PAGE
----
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Road rules for tractors in the UK and Europe

13th January 2014

While UK farmers wait to hear whether they will be able to legally run at higher road speeds and weights, many European growers have had that option for years. David Cousins summarises the options and looks at the controversial area of testing.

Why are we talking about this now?

 Heavier tractors and bigger trailers hauling crop from ever-larger harvesting equipment are making the current 1950s-style ag road legislation look distinctly out of date. Not to mention a road network that is struggling to cope with traffic levels that are much higher than they were 20 years ago. There were 20m cars on UK roads in 1983, but 34m today.


What was the situation in the past?

Twenty years ago, the average 120hp tractor had a top speed of 40kph (25mph), though legally it wasn’t supposed to exceed 32kph (20mph). And it typically pulled a 12 or 14t trailer from field to grainstore, which meant it comfortably came under the legal weight limit of 24.39t for the tractor, trailer and the trailer’s contents (known as the Gross Train Weight or GTW).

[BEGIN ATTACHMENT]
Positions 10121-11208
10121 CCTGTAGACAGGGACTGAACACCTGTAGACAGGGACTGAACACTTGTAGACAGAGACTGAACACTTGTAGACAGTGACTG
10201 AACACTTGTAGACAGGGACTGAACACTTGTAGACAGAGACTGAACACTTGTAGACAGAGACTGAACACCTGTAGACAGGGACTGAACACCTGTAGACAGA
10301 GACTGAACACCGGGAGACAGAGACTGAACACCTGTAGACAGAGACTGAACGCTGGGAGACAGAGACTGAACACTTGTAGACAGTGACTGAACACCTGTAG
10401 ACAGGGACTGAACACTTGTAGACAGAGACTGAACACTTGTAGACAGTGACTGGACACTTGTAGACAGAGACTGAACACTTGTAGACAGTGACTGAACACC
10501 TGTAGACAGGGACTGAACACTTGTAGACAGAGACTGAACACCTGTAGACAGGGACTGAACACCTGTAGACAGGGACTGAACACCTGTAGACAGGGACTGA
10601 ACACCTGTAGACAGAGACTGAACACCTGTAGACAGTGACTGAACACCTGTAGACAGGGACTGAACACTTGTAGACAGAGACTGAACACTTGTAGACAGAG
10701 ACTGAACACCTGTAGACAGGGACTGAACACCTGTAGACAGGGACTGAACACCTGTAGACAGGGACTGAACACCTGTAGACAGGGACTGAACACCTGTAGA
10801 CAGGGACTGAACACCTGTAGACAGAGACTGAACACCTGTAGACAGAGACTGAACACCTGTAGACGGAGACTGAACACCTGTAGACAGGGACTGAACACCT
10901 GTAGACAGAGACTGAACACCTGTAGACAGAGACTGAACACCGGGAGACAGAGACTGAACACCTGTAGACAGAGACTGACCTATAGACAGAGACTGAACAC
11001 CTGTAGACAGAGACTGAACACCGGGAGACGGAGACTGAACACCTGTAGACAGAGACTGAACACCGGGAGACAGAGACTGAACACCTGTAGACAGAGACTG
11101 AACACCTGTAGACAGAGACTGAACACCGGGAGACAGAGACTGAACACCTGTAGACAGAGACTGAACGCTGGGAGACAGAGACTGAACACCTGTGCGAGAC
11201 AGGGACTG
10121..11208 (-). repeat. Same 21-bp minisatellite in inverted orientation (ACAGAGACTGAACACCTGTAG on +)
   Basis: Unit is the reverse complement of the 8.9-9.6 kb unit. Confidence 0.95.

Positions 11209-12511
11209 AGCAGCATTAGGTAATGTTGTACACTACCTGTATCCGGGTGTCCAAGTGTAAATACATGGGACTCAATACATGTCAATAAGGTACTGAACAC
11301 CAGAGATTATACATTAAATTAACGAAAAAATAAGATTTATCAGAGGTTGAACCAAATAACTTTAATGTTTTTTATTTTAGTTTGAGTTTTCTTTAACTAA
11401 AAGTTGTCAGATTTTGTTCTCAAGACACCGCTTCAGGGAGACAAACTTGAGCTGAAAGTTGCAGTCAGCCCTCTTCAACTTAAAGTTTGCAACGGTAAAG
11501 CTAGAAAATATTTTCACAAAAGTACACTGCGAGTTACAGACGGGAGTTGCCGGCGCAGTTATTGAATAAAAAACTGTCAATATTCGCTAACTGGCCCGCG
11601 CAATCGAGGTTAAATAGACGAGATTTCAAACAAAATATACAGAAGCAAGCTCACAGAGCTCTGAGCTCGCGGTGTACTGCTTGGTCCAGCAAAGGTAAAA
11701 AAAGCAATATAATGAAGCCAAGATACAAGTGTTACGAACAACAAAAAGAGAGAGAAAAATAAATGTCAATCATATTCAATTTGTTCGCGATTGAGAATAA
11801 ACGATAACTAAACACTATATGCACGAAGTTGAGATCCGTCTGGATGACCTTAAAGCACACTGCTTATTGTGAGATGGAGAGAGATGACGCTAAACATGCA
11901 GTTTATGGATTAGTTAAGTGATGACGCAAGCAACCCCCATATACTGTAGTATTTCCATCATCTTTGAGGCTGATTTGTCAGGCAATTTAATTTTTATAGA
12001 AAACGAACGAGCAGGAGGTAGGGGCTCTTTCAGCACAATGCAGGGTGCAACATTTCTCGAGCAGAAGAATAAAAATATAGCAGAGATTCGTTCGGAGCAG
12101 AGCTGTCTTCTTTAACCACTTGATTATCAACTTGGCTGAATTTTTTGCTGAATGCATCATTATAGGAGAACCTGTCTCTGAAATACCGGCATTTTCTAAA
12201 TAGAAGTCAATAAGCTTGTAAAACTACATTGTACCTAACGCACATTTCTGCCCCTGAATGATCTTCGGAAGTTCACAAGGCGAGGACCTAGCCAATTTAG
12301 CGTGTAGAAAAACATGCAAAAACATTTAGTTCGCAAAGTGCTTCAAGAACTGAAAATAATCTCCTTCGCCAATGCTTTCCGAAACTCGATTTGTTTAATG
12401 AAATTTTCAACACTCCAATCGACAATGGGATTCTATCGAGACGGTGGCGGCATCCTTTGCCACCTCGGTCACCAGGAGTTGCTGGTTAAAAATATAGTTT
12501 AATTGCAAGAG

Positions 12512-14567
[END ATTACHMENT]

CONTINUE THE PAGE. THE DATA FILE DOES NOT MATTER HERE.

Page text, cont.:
What about now?

Fast forward to 2013 and the average tractor has 150-250hp under the bonnet and a top speed of 50kph, though it’s still technically not allowed to exceed 32kph (20mph). Both tractor and the trailer are heavier, as is the weight of what’s in the trailer, so many farmers are unwittingly driving tractors and trailers that exceed the current limits.

Farmers point out these ancient rules urgently need modernising to take account of the fact that farms are much bigger (hence crops have to be hauled further) and that raising weight limits will cut the numbers of tractors and trailers on the road.

Raising the maximum speed limit to a still-modest 25mph (40kph) is one change being asked for. Raising the GTW from 24.39t to 31 or 33t (depending on how many axles you have and the wheel spacing) is the other.


What’s the plan?

The Department for Transport (DfT) has done its own studies into the pros and cons of these changes and has now put the proposed changes out for comment from anyone who has an interest in the subject.

The key groups pushing for a raising of speeds and weights are the NFU, NFUS, Agricultural Engineers Association (machinery makers), BAGMA (machinery dealers) and the NAAC (contractors). Those most likely to be against it are hauliers, who feel that farmers already get a soft touch from legislators in terms of rebated diesel, lack of MOTs and no compulsory driver training.